The successful completion of the School of Horticulture and Floral Design Judging in September of 1998 earned Wilda an award from the Ontario Horticultural Association. Both she and Wallace had Life Member Awards from this association.

These days, Wilda has been busy making straps to hold masks used for COVID-19. “The strap has two buttons to attach the elastic, so you don’t need to put it on your ears. So far I have used 110 of these large buttons for 55 straps.” Attention to detail was a forte as is evident by the detailed, indexed information shared for this fine story.

Billl, Aaron, Ruth, David, Blanche, Randy and Ryan with Wallace and Wilda, seated, holding baby Michelle in 1999.

“Anything I still want to do? No, I have done it all,” she smiles. “Regrets? None. We had a great marriage. The day we married, Wallace said to me, ‘Wilda if you want to fight, you will be fighting alone.’ Discussions were had but no raised voices in 63 years.” Wallace also had the foresight to make boxes for their ashes using cedar logs that he and Allan had taken from the bush.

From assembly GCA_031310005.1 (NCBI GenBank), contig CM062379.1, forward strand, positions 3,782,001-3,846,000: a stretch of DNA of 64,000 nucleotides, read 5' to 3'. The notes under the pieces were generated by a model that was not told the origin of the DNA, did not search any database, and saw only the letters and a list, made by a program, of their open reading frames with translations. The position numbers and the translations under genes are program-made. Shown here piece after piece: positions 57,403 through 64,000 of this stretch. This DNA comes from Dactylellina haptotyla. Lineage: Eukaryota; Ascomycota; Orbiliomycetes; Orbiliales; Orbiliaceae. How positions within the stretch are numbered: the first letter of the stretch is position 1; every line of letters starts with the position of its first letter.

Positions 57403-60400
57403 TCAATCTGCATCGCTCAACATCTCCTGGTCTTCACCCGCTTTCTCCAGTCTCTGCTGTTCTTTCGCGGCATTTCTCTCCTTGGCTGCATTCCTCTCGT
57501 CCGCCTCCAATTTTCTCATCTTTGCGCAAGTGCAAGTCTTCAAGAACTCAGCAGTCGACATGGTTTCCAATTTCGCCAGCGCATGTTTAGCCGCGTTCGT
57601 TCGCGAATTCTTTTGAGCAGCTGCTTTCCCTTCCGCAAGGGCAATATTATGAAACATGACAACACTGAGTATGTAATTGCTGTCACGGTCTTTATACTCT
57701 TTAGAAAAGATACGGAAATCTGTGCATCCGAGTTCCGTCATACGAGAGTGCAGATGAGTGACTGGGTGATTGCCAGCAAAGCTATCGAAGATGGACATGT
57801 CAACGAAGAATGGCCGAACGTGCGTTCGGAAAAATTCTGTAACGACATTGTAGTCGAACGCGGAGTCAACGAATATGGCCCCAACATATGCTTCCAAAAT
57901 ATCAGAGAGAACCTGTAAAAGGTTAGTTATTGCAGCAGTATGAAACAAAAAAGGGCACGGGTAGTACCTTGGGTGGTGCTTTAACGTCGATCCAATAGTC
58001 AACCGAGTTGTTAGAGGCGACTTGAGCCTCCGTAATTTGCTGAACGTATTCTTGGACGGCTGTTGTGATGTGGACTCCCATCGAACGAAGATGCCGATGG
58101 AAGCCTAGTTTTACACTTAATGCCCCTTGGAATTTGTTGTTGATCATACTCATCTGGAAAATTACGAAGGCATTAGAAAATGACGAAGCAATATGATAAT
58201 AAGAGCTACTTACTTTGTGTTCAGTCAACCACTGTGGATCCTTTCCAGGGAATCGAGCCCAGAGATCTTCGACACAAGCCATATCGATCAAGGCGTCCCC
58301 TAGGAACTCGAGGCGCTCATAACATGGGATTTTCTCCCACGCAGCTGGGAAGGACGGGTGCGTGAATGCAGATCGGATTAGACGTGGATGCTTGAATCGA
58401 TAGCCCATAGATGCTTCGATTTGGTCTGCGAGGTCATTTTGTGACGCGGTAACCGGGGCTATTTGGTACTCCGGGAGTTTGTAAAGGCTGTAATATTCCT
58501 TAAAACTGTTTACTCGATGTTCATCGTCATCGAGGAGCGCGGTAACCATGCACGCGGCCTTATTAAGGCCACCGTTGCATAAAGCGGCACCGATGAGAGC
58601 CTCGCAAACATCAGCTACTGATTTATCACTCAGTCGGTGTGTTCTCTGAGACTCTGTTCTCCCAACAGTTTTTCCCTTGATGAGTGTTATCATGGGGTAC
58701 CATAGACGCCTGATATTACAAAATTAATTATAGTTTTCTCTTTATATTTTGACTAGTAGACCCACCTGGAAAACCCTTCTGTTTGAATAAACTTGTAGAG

“Manitoulin is the best place I have ever lived. In 88 years, I have only been off the Island three years, for nursing training. When we travelled, it was Ireland we loved the most. The greenery and the people reminded us of Manitoulin. Here, the scenery and the people all make this place special.”